28th Sunday in Ordinary Time year C – 9 October 2016 – Thank You!
That the world was flat until Columbus landed in the Caribbean is a popular but inaccurate fable. Also, there is no clear evidence that the 15th century dogmatically inclined Spanish Church enforced that idea. It was the novelist Washington Irving who created those falsehoods in 1828 in his biography about Columbus.  Actually Columbus simply miscalculated the vastness of the world just like probably we cannot comprehend the immeasurable magnitude of creation.
Today’s biblical texts offer us a chance to focus on the immensity of God’s presence, God’s mercy in the world. The first reading tells a story about Naaman a respected commander in Syria who had the dreaded disease leprosy. The other character in the story, Elisha the prophet, was well known not for military strength but the miracles he worked. Elisha instructs Naaman to wash in the Jordan River that straddled Syria and the land of the Israelites. The story is often linked to teachings about salvation.
At first Naaman was angry because Elisha did not personally tend to him. But, after his disciples prompted him to enter the murky waters of the Jordan he was healed.Naaman tried to give Elisha a gift to show his gratitude. Elisha, a good not-for-profit servant of God, refused the gift. Naaman who believed that God only worked salvific wonders within the borders of Israel asked Elisha if he could bring dirt from the land of the Israelites into Syria to spread the power of God. Perhaps the unknown author of the second reading had this tale in mind when writing that the word of God cannot be chained.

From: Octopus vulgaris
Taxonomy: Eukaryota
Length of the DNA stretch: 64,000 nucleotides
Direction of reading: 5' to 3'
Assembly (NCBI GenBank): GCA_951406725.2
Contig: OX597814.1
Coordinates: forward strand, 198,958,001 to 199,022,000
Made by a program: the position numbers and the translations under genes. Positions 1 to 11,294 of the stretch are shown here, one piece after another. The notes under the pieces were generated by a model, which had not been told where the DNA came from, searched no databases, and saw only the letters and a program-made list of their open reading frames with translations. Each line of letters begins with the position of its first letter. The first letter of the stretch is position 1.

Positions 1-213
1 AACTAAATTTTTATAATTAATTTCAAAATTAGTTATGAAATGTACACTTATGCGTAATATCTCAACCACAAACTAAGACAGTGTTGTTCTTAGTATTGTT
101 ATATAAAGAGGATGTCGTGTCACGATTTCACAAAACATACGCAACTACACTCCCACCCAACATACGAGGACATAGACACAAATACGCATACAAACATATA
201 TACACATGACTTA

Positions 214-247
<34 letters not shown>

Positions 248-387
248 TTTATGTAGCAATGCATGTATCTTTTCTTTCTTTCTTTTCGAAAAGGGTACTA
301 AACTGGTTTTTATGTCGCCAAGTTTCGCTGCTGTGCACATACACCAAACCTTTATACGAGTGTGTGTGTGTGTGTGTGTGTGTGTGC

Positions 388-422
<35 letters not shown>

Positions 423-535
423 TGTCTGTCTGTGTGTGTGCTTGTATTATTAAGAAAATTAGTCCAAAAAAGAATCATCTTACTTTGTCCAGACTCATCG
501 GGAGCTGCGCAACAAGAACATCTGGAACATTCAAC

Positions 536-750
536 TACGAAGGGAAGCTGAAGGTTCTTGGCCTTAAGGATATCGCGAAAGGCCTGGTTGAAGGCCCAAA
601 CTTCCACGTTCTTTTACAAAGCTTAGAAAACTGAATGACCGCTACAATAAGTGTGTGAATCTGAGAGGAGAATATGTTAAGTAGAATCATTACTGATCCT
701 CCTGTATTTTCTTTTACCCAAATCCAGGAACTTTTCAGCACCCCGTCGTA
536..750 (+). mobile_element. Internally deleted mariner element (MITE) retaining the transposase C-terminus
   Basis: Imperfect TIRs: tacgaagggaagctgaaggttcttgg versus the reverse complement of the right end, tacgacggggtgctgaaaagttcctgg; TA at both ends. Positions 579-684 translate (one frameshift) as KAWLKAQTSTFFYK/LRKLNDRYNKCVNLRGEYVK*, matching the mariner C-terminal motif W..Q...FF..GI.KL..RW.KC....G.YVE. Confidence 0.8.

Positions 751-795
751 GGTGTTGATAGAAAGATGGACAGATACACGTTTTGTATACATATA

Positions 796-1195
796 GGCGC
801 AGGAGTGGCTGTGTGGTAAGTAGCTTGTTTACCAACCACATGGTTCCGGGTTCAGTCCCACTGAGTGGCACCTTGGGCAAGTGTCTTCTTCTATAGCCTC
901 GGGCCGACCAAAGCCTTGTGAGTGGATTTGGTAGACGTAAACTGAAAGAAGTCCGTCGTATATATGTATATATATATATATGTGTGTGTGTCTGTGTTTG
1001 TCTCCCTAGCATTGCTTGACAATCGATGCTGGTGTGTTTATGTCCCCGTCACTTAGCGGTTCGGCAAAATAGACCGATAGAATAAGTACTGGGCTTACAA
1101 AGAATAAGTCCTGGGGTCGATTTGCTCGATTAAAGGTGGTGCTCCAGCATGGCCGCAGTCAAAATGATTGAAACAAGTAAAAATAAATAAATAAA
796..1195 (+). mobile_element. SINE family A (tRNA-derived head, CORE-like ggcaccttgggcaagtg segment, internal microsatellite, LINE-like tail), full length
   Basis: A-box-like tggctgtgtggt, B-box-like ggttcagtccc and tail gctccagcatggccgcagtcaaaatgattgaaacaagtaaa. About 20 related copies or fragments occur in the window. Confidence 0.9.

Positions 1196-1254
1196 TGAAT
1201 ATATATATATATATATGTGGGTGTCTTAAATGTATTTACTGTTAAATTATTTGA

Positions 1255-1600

The gospel continues the thread with the story about the lepers who were washed clean due to the initiative and action of Jesus of Nazareth. The message in this story, however, shifts slightly away from the messianic work of salvation to one of gratitude. Only one leper came back to say “thanks” to Jesus and he was a Samaritan, a dreaded enemy of the Jews. Once again, the message is that God’s mercy is borderless.
These stories help us think of ways to spread God’s mercy by crossing borders to help people confined by visible and invisible barriers that prevent them from living peaceful wholesome lives. They also remind you and me to be grateful for the mercy of God made present in our ministries.
We give thanks for the volunteers who visit inmates in area prisons to bring them a spirit of care and the word of God. We are grateful for those who visit sick and dying persons in our hospitals to offer them comfort and hope. We give thanks for those who work in our food pantry every week to stock goods and serve guests who, otherwise, would go without supplies to nourish themselves and their families.
We are grateful for those who haunt the halls of our Capitol reminding elected officials to erase laws that discount and dishonor people living on the fringes of life; to create laws that treat everyone fairly. And, we are grateful for each member of our families, children and adults, who teach each other what matters most.
There are many borders that limit the experience of God. We Christians join members of other faith traditions to tear down barriers and to spread the mercy God everywhere like Naaman, Elisha and Jesus did. And we do so without expecting thanks or rewards.
On the other hand we are mindful of how important it is for us to be grateful for what we have in life. The eucharistic prayer at every Mass is our premier utterance of thanksgiving. We proclaim it to remember and embrace the life of Jesus and to join Christ in thanking God who loves the human race and continues to walk with us wherever we go.
- Irving, Washington. A History of the Life and Voyages of Christopher Columbus.